Thinking Outside the Garden: Riverfront Protection & Invasives Management
The Garden at 485 Elm grows on a property that has 400 feet on the North Branch of the Winooski River. The garden’s 1/4-acre is on higher ground than the riverfront. Still, we wondered if we could do anything to take better care of our waterfront. Montpelier is prone to flooding, from downtown to all low-lying properties on the North Branch and on the Winooski itself.
Someone suggested we call Friends of the Winooski River. We did. Fast-forward to August 27, 2014.
Over twenty neighbors and local officials attended an enjoyable evening of delicious food and edifying discussion with:
- Ann Smith, Executive Director, Friends of the Winooski River
- Shawn White, Project Manager, Friends of the Winooski River
- Leah Szafranski, Monitoring Specialist, U.S. Fish & Wildlife Service
- Katie Kain, Fish and Wildlife Biologist, U.S. Fish & Wildlife Service
- Rose Paul, Director of Critical Lands and Conservation Science, The Nature Conservancy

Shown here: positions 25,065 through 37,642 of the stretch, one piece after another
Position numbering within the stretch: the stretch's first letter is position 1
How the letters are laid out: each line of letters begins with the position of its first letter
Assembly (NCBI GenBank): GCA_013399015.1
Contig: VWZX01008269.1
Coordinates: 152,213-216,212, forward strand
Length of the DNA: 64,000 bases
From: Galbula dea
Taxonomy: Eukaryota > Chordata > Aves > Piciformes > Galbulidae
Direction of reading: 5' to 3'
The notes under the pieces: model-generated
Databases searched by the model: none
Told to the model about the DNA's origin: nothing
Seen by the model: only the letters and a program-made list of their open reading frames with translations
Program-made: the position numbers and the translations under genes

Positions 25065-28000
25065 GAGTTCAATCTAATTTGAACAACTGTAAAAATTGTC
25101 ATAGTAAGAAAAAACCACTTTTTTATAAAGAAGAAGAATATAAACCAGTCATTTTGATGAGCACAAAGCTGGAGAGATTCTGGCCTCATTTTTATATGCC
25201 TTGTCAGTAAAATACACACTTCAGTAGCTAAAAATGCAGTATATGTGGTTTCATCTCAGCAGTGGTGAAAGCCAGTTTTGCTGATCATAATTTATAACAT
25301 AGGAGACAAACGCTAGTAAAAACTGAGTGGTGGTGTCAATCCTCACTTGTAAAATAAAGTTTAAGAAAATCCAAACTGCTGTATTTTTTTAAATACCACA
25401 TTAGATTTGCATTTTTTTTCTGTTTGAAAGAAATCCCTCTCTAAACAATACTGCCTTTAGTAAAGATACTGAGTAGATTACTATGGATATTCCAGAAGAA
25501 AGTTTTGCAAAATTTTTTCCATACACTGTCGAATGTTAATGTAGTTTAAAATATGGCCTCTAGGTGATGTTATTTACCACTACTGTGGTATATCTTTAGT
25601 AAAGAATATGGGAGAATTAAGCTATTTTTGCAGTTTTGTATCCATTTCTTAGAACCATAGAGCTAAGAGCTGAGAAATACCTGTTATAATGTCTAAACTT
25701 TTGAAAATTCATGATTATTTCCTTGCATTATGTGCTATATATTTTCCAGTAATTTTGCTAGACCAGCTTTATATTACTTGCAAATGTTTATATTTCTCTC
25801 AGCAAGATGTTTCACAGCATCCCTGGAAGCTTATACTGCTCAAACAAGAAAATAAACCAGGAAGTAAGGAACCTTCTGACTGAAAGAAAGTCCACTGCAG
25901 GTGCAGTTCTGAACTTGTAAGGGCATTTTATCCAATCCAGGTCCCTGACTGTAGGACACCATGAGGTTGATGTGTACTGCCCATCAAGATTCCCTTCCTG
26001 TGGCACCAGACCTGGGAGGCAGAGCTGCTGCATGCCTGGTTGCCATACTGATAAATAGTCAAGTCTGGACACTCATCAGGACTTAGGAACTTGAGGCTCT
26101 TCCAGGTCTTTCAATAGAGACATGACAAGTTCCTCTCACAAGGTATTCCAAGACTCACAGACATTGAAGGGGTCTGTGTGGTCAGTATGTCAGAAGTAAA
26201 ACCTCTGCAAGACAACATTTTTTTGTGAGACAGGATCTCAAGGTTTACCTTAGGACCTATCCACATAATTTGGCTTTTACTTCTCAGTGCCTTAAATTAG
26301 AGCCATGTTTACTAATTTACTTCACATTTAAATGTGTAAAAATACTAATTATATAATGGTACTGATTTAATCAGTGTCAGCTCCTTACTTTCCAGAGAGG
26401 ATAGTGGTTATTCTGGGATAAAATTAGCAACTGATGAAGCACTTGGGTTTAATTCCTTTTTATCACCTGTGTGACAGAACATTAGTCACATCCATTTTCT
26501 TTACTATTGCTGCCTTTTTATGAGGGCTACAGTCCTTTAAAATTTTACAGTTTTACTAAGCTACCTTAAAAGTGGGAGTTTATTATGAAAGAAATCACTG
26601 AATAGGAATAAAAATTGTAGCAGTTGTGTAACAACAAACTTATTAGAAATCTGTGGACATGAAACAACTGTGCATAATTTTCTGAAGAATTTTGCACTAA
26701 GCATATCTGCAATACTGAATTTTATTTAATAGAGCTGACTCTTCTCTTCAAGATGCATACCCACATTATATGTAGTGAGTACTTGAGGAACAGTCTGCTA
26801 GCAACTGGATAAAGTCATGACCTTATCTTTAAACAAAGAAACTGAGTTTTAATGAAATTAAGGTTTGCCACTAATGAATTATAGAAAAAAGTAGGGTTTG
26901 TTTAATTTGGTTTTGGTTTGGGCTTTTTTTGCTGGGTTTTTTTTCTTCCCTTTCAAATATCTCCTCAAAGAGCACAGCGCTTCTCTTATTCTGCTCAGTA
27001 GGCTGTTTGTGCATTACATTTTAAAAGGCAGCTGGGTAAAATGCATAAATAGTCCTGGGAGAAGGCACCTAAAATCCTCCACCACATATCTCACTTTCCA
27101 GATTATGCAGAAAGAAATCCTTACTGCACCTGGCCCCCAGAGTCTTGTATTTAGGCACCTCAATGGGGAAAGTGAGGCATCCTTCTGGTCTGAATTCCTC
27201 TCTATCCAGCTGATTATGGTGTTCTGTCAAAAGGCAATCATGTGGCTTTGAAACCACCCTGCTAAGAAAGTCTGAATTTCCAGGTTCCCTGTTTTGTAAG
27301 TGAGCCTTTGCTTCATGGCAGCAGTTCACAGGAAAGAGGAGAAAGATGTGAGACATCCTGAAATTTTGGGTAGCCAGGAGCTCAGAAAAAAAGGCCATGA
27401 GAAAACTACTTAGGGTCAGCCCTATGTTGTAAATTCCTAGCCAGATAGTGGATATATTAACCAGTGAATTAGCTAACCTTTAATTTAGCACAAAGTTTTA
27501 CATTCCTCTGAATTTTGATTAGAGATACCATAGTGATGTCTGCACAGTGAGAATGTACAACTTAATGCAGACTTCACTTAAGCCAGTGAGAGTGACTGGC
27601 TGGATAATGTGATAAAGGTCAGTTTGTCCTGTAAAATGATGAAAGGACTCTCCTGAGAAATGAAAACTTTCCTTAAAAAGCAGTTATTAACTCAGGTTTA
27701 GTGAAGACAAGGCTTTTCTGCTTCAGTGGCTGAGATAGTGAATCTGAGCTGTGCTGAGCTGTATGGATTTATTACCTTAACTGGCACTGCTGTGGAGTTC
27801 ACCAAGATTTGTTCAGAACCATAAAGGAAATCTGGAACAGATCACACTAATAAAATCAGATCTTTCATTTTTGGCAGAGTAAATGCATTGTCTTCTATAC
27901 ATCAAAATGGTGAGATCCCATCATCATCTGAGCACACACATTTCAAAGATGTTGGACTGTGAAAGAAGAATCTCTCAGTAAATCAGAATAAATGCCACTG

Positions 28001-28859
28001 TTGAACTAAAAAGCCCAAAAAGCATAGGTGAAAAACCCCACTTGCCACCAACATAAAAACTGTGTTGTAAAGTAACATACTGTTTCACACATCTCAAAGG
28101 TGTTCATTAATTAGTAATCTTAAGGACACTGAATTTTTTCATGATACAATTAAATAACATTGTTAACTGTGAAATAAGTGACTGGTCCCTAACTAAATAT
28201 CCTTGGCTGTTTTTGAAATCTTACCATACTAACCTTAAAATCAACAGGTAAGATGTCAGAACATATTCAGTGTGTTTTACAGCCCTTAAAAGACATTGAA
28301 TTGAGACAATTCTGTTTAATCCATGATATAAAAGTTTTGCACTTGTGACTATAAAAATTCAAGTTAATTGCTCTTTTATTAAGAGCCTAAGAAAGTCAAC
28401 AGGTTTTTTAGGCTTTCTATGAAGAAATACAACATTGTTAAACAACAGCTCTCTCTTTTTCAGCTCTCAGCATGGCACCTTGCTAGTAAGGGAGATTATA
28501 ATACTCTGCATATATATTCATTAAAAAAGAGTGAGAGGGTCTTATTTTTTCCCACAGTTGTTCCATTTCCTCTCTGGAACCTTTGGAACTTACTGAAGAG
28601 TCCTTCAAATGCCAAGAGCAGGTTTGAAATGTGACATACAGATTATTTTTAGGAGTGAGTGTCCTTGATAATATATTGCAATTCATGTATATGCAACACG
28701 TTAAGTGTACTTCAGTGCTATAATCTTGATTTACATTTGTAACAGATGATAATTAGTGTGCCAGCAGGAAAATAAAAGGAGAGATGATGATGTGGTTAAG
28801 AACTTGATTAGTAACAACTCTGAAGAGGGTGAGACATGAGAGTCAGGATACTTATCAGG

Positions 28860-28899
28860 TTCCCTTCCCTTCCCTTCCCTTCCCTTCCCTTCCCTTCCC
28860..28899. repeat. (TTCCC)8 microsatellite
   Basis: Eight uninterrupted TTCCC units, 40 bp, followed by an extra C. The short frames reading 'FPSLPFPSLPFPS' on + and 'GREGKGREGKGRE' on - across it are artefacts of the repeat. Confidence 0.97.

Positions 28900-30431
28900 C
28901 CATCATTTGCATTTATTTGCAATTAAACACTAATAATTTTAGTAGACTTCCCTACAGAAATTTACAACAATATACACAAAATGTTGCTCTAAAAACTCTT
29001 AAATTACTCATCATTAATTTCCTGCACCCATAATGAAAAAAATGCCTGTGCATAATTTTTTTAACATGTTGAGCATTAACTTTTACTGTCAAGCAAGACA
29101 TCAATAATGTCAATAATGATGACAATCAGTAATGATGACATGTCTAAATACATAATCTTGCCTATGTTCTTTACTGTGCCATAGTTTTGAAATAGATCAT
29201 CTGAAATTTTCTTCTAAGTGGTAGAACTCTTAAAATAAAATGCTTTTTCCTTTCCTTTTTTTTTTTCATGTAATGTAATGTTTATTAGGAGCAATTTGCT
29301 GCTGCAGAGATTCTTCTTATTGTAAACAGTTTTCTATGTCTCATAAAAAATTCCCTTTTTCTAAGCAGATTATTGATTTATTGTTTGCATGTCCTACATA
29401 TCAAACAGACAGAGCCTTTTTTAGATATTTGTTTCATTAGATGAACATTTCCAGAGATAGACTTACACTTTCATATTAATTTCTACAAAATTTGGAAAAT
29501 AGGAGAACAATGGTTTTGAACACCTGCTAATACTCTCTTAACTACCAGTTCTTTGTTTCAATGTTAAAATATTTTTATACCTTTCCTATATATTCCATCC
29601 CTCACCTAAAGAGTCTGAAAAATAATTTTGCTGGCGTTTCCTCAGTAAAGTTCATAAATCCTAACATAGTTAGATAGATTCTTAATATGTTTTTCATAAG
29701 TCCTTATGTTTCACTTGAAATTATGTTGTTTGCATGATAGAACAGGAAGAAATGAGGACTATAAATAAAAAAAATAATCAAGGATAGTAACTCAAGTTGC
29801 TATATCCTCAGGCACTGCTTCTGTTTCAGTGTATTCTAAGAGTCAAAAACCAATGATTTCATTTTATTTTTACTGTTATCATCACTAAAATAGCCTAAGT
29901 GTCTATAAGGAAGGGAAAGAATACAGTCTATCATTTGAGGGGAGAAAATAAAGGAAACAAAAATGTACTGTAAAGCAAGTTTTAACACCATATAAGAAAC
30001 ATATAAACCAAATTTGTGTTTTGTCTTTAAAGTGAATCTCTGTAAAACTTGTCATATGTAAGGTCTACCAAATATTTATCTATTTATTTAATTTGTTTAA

Several Elm Street property owners and local officials expressed interested in buffer plantings and invasive removal.
Do you wish you could have been there? We can’t reproduce that evening’s yummy food for you, but the workshop was recorded for ORCA Media. When the video is available, we’ll be sure to post the link widely.
Additionally, stay tuned for a follow-up workshop. Chip Darmstadt, executive director of the North Branch Nature Center, suggested that the Friends of the Winooski River lead an invasive plant identification workshop at the Nature Center. People want to know what knotweed, honeysuckle, and other unwelcome species look like.